Around the world the second Tuesday of November is recognised as Young Readers Day, a chance to focus on the importance of promoting literacy in children as a means of empowerment and enrichment. If you’re a writer wanting to get involved in this movement, it may not come as naturally to write for a young reader as it would for someone of your own generation. To help guide you in this endeavour, we’ve rounded up ten great pieces of advice from some of the world’s most renowned children’s authors.
Eric Carle (The Very Hungry Caterpillar)
“I do my best to simplify and refine, to be logical and harmonious. But I also try to keep an open mind, to listen to my intuition and allow for the unexpected, the coincidental, even the quirky to enter into my work. Ultimately, my aim is to entertain, and sometimes to enlighten, the child who still lives inside of me. This is always where I begin. And just as in my boyhood, making pictures is how I express my truest feelings.”
Lois Lowry (the Anastasia series)
“Throughout the writing of a piece of fiction I continually ask myself questions. Why does he want this? When should she know this? Why does this matter to them? Should this be kept secret? The thing I question most, throughout, is motivation. I suppose these questions are “prompts” in a way – at least they are for me. I think a piece of fiction is writing that answers questions throughout…but also raises new ones.”
Kevin Henkes (Owen)
“Of course, all of my writing is filtered through my eyes, my experience. And I suppose I remember how things “felt” when I was young – this helps me when I’m writing. On occasion, I’ll use a fact or two from my life, but only as a starting point. And I’ve never directly used an incident from one of my children’s lives in a book.”
Margaret Wise Brown (Goodnight Moon)
“In this modern world where activity is stressed almost to the point of mania, quietness as a childhood need is too often overlooked. Yet a child’s need for quietness is the same today as it has always been – it may even be greater – for quietness is an essential part of all awareness. In quiet times and sleepy times a child can dwell in thoughts of his own, and in songs and stories of his own.”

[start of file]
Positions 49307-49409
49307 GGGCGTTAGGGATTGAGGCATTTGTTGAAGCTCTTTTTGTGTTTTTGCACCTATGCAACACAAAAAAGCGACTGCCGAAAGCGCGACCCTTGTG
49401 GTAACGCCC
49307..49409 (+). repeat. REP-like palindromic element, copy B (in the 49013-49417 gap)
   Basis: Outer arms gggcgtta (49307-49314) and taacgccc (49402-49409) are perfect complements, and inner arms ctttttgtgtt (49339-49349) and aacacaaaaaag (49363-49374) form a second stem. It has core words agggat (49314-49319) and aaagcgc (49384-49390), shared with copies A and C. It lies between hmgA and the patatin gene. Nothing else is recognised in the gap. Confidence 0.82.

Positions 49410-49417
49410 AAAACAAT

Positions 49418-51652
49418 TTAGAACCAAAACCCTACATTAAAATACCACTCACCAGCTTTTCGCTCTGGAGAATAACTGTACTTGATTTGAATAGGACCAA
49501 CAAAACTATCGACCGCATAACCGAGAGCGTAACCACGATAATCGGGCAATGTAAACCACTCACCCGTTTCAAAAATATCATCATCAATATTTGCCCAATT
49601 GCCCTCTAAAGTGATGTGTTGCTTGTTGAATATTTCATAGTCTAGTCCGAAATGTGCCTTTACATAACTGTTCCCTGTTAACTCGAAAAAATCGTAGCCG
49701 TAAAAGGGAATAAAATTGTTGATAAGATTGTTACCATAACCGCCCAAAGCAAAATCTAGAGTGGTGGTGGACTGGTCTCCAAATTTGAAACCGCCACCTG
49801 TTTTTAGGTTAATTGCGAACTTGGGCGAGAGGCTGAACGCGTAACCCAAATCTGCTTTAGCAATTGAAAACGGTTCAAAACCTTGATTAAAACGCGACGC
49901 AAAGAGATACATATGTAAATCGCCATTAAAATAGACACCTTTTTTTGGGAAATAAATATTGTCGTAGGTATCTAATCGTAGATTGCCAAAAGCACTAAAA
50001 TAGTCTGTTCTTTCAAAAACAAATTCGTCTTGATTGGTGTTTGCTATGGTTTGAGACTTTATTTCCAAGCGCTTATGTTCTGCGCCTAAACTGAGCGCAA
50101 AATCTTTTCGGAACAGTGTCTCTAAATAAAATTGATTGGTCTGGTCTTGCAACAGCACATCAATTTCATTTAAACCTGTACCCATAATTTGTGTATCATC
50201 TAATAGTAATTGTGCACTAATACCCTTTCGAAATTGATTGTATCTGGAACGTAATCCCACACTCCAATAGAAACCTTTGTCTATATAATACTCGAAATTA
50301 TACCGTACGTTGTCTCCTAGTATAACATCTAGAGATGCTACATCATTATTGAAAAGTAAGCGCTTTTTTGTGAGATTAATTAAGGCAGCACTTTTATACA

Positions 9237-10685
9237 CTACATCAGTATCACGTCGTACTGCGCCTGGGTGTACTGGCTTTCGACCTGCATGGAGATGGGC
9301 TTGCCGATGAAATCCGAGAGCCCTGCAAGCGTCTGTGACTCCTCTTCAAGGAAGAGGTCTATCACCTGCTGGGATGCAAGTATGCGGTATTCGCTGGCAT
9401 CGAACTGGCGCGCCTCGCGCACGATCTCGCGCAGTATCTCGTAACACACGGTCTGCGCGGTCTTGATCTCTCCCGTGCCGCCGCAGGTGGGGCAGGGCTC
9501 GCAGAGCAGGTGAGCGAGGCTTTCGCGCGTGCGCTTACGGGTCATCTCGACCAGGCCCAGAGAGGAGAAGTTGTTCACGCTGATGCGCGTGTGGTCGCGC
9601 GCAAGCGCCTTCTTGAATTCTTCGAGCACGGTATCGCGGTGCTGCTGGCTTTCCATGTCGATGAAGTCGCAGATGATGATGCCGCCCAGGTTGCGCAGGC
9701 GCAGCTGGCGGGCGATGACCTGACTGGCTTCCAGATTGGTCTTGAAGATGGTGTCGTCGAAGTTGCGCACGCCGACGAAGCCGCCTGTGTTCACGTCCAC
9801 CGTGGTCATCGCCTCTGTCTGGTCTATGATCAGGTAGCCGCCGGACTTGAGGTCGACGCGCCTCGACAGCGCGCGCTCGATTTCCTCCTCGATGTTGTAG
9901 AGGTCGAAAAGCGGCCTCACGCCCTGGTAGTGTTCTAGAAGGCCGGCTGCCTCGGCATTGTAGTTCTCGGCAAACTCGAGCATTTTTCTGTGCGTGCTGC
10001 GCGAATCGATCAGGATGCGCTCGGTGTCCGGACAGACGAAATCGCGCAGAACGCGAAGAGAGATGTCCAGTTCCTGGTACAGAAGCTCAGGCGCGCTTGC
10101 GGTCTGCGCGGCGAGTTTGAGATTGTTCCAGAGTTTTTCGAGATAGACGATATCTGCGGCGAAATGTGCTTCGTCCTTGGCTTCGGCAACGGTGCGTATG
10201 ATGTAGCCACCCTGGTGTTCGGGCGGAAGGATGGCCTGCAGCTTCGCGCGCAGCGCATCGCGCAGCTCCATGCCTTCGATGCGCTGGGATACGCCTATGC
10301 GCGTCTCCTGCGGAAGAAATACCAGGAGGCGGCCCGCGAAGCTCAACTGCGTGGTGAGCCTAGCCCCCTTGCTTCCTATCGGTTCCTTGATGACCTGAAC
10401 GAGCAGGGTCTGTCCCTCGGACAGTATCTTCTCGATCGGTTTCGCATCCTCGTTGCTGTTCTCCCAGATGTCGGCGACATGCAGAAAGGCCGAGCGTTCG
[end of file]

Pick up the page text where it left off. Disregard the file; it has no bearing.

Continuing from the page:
E.B. White (Charlotte’s Web)
“There is no average reader, and to reach down toward this mythical character is to deny that each of us is on the way up, is ascending…”
Beatrix Potter (The Tale of Peter Rabbit)
“There is something delicious about writing the first words of a story. You never quite know where they’ll take you.”
Jill Murphy (The Worst Witch)
“If the story is strong and interesting, it certainly doesn’t have to be funny. There are plenty of riveting stories that aren’t funny, for example Goodnight Mr Tom and Treasure Island.”
Jeff Kinney (Diary of a Wimpy Kid)
“How to make a main character awesome: you have to create a character that people can relate to. They can’t be completely perfect. After all who is?”
Roald Dahl (James and the Giant Peach)
“You should be able to write well. By that, I mean you should be able to make a scene come alive in a reader’s mind. Not everybody has this ability. It is a gift and you either have it or you don’t.”
E.L. Konigsburg (From the Mixed-Up Files of Mrs. Basil E. Frankweiler)
“Finish. The difference between being a writer and being a person of talent is the discipline it takes to apply the seat of your pants to the seat of your chair and finish. Don’t talk about doing it. Do it. Finish.”
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Terrific writing advice. The last one spoke to me. I need to finish my many projects. And love the picture of the boy and the books.
Thanks, Crystal! I’m glad this resonated with you. And yes – that photo is so sweet! We couldn’t resist including it. Good luck finishing your latest project!
Robyn @ Paperblanks